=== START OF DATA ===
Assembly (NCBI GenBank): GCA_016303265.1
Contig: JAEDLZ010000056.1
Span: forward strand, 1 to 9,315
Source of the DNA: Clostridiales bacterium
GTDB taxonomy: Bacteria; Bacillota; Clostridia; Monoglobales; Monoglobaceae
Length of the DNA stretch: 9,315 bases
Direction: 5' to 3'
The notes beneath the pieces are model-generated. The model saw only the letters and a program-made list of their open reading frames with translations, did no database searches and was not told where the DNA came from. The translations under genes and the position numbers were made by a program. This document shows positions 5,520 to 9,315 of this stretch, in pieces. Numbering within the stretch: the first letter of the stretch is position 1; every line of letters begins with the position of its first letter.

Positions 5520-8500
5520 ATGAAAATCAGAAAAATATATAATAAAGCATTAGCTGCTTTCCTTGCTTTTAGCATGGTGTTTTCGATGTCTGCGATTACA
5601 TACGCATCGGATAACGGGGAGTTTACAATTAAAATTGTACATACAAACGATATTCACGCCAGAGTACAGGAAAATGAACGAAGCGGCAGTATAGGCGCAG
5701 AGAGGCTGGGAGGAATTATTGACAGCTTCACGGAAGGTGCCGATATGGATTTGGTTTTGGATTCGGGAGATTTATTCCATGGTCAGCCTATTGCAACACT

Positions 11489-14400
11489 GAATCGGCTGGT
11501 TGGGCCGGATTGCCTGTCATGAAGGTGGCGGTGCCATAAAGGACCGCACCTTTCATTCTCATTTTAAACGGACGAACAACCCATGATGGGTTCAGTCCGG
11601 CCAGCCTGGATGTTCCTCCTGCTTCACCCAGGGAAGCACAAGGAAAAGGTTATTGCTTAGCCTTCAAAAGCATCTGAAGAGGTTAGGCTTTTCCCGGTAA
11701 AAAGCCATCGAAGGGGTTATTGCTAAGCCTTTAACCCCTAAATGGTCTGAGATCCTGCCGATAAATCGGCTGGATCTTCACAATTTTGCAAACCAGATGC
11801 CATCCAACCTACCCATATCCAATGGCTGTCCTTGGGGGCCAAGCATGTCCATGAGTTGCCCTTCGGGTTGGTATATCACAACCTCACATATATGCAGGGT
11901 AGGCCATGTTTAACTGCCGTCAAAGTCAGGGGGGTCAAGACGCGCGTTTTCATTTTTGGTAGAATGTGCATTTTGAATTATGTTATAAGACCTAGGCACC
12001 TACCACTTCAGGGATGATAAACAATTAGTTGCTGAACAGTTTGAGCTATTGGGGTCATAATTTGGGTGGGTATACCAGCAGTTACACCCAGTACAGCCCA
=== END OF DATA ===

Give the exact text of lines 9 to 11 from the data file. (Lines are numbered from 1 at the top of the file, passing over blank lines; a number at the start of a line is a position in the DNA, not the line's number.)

Positions 5520-8500
5520 ATGAAAATCAGAAAAATATATAATAAAGCATTAGCTGCTTTCCTTGCTTTTAGCATGGTGTTTTCGATGTCTGCGATTACA
5601 TACGCATCGGATAACGGGGAGTTTACAATTAAAATTGTACATACAAACGATATTCACGCCAGAGTACAGGAAAATGAACGAAGCGGCAGTATAGGCGCAG